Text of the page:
Let’s carry Thanksgiving in our hearts every day of the year
Thanksgiving is next week, and as many of you are planning your Thanksgiving dinner, I am too.
Thanksgiving is a very special holiday. It is a day to give thanks to God for everything we have, but it seems to be slipping through the cracks. Meaning very few actually value this day as a religious holiday. It’s a day for turkey, dressing and fancy eating….and even more shopping.
I actually think many look forward to the day after Thanksgiving, known as Black Friday, more than the actual day of Thanksgiving. These days, stores open on the holiday to offer even more savings.
I remember when I was a little girl Thanksgiving was just that: a day to give thanks. My mom cooked for two days, and we’d eat on Thanksgiving and then chill for the rest of the weekend. I don’t remember my mom going shopping the next day or anything.
I definitely don’t remember anyone shopping on Thanksgiving Day. That’s because nothing, and I mean not even the local convenience store, was open. Nothing was open on Thanksgiving, Easter, Christmas, or even on Sundays. Well, some things were open on Sundays, but not many things were.
This day used to be a day to be with family and to celebrate with them. Today, it’s just more operating days. Today, the only day our society has is Christmas Day, but that seems to be slipping away as well.
So all of this leaves me to ask the question, “where are all the holidays…or holy days?’ Sadly the answer to this question is they don’t exist anymore. Our world has turned these holidays into nothing, and that is sad. We have undermined every religious holiday we have including Thanksgiving. We don’t give thanks anymore.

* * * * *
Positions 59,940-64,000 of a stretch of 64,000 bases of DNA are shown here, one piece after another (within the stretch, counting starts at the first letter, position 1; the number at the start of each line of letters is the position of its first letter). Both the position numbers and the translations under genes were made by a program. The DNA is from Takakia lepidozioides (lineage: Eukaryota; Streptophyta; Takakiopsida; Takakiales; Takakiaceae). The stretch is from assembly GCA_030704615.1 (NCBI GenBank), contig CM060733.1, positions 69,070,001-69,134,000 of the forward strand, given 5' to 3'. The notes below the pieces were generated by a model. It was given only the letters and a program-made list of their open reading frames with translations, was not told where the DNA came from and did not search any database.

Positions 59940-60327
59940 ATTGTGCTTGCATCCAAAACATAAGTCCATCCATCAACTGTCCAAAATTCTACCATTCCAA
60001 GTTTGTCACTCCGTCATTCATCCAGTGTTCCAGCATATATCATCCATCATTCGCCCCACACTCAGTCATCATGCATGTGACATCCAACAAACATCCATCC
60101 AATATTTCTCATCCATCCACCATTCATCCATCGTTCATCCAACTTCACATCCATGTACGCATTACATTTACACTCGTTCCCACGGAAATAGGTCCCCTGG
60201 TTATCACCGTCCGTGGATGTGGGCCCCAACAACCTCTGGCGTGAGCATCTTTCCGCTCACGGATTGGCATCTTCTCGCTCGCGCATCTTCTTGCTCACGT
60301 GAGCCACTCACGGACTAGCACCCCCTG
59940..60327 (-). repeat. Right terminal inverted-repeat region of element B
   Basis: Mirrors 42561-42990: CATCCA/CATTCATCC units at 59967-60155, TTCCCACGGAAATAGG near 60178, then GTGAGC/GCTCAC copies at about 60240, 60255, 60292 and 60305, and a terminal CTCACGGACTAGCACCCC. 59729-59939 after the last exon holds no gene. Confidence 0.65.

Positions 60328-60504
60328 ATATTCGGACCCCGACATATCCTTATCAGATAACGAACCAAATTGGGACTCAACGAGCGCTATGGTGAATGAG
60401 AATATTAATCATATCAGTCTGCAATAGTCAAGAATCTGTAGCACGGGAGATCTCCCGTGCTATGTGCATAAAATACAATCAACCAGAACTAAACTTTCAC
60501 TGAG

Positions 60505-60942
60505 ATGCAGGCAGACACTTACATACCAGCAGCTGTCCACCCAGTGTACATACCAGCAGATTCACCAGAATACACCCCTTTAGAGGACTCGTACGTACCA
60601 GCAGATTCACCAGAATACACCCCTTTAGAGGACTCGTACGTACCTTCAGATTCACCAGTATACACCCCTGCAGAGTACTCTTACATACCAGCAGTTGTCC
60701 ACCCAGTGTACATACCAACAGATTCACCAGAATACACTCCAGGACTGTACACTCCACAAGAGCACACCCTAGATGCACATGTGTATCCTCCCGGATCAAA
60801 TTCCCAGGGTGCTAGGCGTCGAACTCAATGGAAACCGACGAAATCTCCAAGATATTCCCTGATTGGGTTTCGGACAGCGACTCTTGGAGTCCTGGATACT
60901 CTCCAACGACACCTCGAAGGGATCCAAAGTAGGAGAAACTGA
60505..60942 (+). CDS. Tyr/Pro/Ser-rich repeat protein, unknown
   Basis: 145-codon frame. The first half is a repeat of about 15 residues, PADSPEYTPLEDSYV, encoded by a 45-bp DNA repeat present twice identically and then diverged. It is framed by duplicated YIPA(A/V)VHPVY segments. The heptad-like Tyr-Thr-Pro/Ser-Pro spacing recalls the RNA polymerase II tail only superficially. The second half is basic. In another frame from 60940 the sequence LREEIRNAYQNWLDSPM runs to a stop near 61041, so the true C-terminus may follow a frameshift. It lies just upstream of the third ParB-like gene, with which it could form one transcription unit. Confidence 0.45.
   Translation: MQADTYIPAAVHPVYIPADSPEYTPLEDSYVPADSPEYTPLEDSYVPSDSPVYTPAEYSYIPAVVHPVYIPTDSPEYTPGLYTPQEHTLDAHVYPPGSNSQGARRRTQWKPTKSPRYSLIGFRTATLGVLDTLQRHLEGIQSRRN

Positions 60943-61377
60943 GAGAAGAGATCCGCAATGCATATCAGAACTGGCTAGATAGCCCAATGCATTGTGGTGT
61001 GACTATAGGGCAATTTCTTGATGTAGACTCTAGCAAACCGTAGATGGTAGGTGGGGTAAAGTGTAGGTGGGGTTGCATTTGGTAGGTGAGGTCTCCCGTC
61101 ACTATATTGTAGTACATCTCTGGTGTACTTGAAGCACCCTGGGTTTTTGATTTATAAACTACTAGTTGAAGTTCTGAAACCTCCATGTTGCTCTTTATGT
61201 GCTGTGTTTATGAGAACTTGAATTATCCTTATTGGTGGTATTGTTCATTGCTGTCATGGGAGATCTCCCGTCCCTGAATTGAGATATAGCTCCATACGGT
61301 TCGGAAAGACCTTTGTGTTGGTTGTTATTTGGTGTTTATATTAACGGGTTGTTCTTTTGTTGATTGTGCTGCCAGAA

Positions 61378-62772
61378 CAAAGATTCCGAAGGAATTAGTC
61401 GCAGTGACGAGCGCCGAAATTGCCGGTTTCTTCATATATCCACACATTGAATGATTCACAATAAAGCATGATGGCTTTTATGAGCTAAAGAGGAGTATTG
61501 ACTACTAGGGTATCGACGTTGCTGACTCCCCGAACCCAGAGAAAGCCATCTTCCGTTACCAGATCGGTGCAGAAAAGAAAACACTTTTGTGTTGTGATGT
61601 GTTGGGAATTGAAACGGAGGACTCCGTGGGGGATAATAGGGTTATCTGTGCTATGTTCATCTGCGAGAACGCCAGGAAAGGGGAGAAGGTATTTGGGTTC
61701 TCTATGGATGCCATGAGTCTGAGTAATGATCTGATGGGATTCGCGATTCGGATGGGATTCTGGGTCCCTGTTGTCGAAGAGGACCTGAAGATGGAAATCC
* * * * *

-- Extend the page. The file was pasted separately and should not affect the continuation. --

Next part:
It seems our society has forgotten about the concept of thankfulness.
Many of you out there are thinking “what do I have to be thankful for because I lost my job and can’t find another one?” The answer is a lot. We all should be thankful for every day that the Lord makes for us even if those days are filled with challenges like fighting illness, finding a job or simply feeding your family.
But, while Thanksgiving is in November, we should start each day with Thanksgiving in our hearts no matter the day on the calendar.
I’ll never forget my grandmother’s last Thanksgiving. We had turkey, dressing, and all the trimmings and it happened in March 2006.
It was a celebration of her 86th birthday. She said she wanted Thanksgiving for her birthday because the Lord had let her live 86 years. Her years were not easy. They were filled with hurt, pain, joy, tears, sorrow, sadness and love. But, she had them and she was thankful… in March.
The celebration was grand. Every family member was there, which was great because less than a month later our family gathered again. This time she would not be there. Instead of the joyous occasion like before, we had gathered to say our last goodbyes.
As I look back I can see my grandmother taught me more about life than anyone else, and she was always thankful regardless of the time of year and no matter how little she had.
So as you gather around your turkey next week, be thankful. And when you are shopping for your Christmas gifts, be thankful. When you ring in the new year, be thankful and carry that thankfulness throughout every day of the year because God has given us so much. Thanksgiving should be in our hearts 365 days per year.
It is my deepest hope that everyone has a very special holiday with your families this Thanksgiving. My column will not run on November 26 to give more room for our special feature, “How to cook a turkey.”
Melissa Cason is a staff writer for the Advance-Monticellonian. She can be contacted at email@example.com